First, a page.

He explained that “as we are here even if they are sharing food we the young men they will not give us According to them the food is meant for couples so for me to come here and die of hunger, I decided to start the barbing business I was doing when I was in the village and this has been very helpful.”
Aondowase Sha, is an 8-year- old boy who was seen selling palm oil at the camp and according to him, he was holding brief for his parents who have gone to the market to purchase some food items.
A provision market introduced by Francis Igbiankyor was a beehive of activities as people were seen purchasing various items from the shop. According to the shop owner when they arrived at the camp, they found it difficult to get things like garri ,maggi onion and other little things like biscuit ‘so I decided to think outside the box that is why I open this shop to help those in need of these items and myself too.
Though the victims have always received food stuff including food and non food items, soup has always been an issue. It was against this background that Victoria Agagu took it upon herself to go into the business of frying ice fish to help her family and other people who need the delicacy on daily basis.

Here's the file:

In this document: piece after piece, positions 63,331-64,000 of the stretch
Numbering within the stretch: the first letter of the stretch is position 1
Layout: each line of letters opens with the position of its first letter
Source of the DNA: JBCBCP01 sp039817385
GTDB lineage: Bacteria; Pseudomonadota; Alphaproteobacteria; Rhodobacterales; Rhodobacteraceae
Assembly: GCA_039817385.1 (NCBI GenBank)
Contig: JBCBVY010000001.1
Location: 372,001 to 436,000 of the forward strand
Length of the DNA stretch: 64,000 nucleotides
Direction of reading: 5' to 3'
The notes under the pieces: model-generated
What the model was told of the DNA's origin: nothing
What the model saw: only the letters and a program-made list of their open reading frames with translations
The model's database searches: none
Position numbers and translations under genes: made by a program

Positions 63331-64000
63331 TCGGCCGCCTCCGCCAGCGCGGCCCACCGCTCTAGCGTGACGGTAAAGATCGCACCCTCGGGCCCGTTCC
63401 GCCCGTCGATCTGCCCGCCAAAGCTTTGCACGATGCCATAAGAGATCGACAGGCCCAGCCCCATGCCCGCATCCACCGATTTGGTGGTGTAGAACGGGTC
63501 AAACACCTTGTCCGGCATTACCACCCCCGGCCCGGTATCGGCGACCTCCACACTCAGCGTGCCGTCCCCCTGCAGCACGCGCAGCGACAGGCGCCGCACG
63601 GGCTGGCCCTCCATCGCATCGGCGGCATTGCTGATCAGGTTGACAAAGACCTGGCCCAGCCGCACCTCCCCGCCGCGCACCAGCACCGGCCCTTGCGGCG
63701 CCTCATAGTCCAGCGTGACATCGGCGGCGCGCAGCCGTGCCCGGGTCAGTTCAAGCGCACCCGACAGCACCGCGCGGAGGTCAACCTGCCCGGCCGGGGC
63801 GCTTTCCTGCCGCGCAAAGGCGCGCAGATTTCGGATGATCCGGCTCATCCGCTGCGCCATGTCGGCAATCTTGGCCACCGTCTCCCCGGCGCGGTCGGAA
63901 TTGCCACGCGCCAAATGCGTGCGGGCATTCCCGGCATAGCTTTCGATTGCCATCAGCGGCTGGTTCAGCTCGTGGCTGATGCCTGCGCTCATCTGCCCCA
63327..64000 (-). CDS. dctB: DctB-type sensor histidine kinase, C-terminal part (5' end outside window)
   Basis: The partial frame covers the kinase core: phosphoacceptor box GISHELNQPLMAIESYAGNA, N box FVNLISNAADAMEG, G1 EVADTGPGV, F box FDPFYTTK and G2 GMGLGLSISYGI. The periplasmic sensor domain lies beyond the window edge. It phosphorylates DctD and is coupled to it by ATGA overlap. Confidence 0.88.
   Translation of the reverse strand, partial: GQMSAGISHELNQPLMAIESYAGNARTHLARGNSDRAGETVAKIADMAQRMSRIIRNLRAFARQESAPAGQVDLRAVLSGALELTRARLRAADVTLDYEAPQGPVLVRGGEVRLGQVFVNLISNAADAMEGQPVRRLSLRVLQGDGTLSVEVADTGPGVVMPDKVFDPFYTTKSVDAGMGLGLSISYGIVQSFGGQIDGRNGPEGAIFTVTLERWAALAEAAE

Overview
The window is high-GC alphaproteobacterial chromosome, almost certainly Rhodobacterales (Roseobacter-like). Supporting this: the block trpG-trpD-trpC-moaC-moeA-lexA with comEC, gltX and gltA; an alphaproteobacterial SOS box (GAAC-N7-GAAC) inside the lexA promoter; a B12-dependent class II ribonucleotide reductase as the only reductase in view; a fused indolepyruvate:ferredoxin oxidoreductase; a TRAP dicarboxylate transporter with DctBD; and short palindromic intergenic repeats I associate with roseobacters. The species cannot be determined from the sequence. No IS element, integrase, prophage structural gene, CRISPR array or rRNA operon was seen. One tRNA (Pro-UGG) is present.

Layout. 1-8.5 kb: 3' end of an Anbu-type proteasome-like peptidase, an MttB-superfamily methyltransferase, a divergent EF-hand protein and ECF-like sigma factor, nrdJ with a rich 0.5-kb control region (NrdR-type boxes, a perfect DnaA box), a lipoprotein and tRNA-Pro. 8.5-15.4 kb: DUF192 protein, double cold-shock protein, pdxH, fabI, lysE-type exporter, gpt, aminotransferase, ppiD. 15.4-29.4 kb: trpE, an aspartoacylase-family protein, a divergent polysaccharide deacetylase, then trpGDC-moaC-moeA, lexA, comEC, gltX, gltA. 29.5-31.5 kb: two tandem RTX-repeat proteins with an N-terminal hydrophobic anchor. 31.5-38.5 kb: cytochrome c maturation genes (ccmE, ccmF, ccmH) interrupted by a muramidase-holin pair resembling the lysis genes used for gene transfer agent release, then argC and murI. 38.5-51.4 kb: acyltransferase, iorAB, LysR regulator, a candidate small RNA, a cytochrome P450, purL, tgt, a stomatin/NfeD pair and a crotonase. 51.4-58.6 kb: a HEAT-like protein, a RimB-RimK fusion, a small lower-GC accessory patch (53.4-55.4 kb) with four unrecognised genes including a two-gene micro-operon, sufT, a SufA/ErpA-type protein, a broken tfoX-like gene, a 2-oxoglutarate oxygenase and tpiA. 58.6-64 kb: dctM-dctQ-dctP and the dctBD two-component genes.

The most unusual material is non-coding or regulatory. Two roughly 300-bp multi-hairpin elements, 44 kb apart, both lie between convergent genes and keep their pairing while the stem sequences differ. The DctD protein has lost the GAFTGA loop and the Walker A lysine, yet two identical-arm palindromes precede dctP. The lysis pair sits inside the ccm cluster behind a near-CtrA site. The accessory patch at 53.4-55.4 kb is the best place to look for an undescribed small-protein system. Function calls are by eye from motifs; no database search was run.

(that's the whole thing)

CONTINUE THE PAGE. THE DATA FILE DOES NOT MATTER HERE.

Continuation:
“ When we came to the camp here three months ago,I discovered that soup was always a challenge to many families and as you can see we came from different places and there is no land here in the camp where one would say he or she plant a small garden of okro, spinach, garden eggs etc, so I decided to engage in the business of ice fish with the little money I had.
“As I am frying, any person that have N50 can buy, I am selling it both on cash and credit basis because not everybody can have money at the same time,especially here that everybody is sitting without doing anything. I sold to them because we are here by God’s design and we need to help ourselves”
Away from the business matters, education is not left out too as the Catholic Diocese of Makurdi in collaboration with the IDPs have organised interventiotion schools in Abagena camp and the primary arm was in session.
In an interview with Juliana Igbe a JSS 2 student in the camp she commended the Catholic Bishop of Makurdi Diocese, His Lordship Most Reverend Wilfred Anagbe for coming to the aid of the down trodden especially most of who have no hope of going back to school again.
“We really appreciate the Bishop for this initiative, had it been we were left like that our world would have gone down and nobody would have thought of going back to school again. For me, I thought this is was the end to my education career, but with this, the Bishop has raised our hope again, only God will bless him for us.
Explaining how the schools operates, the Principal of the school, Boniface Wachur, said the classes are being run from Monday to Friday to enure that the children that are living in the camp are not left out in pursuing their education career.
Despite all the seeming better life being experienced by the IDPs in various camps returning home they unanimously said is the best thing that would happen to them, saying there is no place like home.